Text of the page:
Battle of Britain letters reveal how 'the Few' fought to survive

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When Luftwaffe bombers attacked North Weald airfield on a summer's day at the height of the Battle of Britain, Peter Brothers was concerned about one thing - his Bentley.

When Luftwaffe bombers attacked North Weald airfield on a summer's day at the height of the Battle of Britain, Peter Brothers was concerned about one thing - his Bentley.

The Hurricane pilot stationed in Kent, then aged 22, said: "I was hopping mad. It was a beautiful Bentley Red Label. One of the bombs threw up a huge pile of earth which filled the car. It took me days to dig it out. It made me all the keener to get in the air and shoot them down." That feisty insight into daily life at the height of the struggle for supremacy over the skies of southern England in 1940 is one of hundreds contained in a rare archive of private letters written by RAF veterans about the dogfights that spared Britain from Nazi invasion.

Yesterday, the archive was turned into a public resource for historians and students after it was presented to the Imperial War Museum in London.

The collection of first-hand accounts of the Battle of Britain from 24 pilots was built up during correspondence between the veterans and a photographer anxious to chronicle their achievements before they passed from popular memory.

Roy Asser, who has used the letters as the basis for a book on the battle, said: "Originally it was a means of gathering the information necessary for the book but by the end it dawned on me that I had a collection of raw history.

"Future generations will be able read these letters for an account of what took place in the words of the pilots themselves. It seemed only natural that they should be a resource for others."

The documents will be kept in the records archive of the Imperial War Museum, where they will sit alongside other accounts of the conflict ranging from papers about Gp Capt Sir Douglas Bader, perhaps the most famous of the RAF's Battle of Britain aces, to photographs of Field Marshal Goering, the commander of the Luftwaffe, eating breakfast in his cell during the Nuremburg trials.

The legend of the Battle of Britain, largely fought between July and November 1940, is famously hinged on the heroic efforts of "the Few", the name coined by Winston Churchill's tribute to the pilots in the House of Commons in August that year.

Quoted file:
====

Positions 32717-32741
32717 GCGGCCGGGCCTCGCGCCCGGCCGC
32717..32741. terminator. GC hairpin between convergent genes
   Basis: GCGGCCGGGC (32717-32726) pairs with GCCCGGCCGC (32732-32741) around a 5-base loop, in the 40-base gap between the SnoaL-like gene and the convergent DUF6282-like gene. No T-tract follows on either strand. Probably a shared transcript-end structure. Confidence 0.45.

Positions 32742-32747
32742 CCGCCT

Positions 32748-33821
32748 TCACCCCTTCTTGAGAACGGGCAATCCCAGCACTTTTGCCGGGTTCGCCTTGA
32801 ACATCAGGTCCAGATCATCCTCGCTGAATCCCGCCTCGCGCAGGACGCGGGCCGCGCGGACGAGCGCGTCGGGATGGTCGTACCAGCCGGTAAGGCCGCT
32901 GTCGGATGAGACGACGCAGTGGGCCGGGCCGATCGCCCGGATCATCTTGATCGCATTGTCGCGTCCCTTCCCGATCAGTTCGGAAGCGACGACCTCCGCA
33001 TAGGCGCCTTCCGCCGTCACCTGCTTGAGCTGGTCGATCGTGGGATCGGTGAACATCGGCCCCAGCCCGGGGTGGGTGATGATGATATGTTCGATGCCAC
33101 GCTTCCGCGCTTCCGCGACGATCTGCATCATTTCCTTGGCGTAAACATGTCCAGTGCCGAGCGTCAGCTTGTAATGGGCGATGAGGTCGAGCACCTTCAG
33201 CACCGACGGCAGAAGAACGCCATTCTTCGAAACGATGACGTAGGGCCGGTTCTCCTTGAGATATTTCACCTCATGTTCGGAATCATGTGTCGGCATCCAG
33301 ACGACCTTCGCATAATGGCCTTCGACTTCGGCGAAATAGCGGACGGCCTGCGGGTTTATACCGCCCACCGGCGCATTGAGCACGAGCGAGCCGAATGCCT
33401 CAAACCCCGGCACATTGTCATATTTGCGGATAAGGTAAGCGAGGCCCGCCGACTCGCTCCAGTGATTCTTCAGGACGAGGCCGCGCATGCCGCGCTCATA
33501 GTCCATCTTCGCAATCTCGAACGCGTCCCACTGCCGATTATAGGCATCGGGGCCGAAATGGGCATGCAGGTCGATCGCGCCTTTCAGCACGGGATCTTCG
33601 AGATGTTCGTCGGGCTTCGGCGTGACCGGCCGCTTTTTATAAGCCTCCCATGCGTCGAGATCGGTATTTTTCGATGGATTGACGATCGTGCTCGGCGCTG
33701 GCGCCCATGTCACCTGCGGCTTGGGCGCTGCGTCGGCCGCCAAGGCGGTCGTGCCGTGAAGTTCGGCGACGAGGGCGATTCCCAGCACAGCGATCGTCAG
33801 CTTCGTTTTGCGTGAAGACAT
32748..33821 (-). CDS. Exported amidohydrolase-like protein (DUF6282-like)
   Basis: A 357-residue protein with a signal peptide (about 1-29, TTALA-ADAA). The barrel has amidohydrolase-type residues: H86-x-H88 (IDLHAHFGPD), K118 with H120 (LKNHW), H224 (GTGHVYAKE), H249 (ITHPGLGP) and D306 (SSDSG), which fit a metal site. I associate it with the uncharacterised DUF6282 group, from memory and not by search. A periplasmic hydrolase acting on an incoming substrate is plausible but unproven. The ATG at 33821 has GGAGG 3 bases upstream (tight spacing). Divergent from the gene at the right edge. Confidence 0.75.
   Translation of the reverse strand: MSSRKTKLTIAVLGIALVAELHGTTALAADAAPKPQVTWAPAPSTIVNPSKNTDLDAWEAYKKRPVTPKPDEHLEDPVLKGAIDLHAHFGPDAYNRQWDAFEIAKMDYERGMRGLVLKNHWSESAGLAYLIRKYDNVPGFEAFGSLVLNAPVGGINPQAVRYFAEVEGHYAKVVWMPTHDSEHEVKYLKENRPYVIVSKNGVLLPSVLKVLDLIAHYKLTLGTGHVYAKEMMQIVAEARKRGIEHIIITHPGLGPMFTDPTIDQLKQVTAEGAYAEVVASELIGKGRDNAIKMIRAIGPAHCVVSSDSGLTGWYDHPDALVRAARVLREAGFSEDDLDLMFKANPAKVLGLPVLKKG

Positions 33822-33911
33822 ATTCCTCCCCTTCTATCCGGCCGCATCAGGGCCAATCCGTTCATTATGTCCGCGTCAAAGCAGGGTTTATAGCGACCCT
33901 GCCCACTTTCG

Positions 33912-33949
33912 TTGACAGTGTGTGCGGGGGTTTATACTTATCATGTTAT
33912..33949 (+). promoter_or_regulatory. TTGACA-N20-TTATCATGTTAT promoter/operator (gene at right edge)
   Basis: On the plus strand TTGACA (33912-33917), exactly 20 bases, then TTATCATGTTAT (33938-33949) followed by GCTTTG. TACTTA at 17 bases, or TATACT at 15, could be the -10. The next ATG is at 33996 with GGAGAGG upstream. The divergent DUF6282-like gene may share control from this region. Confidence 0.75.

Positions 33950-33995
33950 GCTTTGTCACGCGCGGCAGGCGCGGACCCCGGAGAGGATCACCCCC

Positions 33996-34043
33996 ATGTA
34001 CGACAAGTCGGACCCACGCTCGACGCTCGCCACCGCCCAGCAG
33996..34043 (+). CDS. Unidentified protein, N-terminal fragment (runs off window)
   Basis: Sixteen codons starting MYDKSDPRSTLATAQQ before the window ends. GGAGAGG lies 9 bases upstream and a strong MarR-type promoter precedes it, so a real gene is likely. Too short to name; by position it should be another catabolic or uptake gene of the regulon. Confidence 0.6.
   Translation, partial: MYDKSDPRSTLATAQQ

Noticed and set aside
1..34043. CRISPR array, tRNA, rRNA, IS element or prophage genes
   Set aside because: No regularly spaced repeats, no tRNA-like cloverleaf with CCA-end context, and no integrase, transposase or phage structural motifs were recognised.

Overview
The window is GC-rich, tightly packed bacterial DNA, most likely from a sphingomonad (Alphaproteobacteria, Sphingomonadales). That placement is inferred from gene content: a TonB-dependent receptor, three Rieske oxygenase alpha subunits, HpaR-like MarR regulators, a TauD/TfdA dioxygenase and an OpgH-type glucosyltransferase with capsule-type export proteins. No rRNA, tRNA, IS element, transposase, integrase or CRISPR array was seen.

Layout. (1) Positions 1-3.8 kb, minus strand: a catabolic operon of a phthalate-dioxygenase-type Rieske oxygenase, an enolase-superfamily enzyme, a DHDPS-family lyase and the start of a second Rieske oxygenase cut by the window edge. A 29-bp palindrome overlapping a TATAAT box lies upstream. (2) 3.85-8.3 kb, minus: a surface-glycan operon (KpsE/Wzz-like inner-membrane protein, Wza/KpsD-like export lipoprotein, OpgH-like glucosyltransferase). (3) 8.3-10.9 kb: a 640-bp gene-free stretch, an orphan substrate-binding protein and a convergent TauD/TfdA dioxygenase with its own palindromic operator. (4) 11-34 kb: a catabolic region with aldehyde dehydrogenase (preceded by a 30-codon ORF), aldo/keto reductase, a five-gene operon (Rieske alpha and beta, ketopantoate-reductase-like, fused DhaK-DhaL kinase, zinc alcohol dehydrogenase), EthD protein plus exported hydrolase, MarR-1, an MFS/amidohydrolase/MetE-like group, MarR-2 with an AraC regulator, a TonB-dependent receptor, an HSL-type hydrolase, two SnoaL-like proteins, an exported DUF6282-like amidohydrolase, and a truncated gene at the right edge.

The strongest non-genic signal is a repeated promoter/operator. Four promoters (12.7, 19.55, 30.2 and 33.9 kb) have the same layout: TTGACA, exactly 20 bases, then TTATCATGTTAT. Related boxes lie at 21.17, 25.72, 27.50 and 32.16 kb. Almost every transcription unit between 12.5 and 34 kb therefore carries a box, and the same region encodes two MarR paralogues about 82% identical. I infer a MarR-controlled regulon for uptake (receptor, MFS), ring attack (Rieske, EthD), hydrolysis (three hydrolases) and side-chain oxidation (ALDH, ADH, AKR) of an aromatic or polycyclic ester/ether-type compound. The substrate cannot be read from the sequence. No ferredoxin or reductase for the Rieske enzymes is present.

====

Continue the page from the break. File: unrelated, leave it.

The Imperial War Museum documents reveal much of the peril and daily grind faced by the pilots, ranging from one pilot who recounted how he narrowly avoided death four times in three weeks by crash-landing, to a Polish flyer who escaped arrest in Italy to join the RAF in England.

By the end of the Battle of Britain the RAF, which had started with 3,000 aircraft, had lost 1,023 fighters. The Luftwaffe, which had begun with 4.500 aircraft, lost 1,887 bombers and fighters.

The battle - which came at a time when Britain was at its most isolated in the Second World War, after the Dunkirk evacuation, and Hitler expected Churchill to sue for peace - is seen as having spared the country from Operation Sea Lion, the Nazi invasion plan.

RAF veterans at the war museum yesterday said their existence consisted of a daily battle for survival, punctuated by a desire to live life to the full.

A typical day for the pilots of the RAF required them to be beside their planes 30 minutes before dawn and fly until 10pm.

Air Commodore Brothers, 86, a flight commander who shot down eight German aircraft and is now chairman of the Battle of Britain Fighter Association, said: "You didn't have time to sit down and write out what was happening.

"If you weren't airborne, then you were in the bar or trying to catch some sleep. We were just ordinary chaps doing what we had to do."

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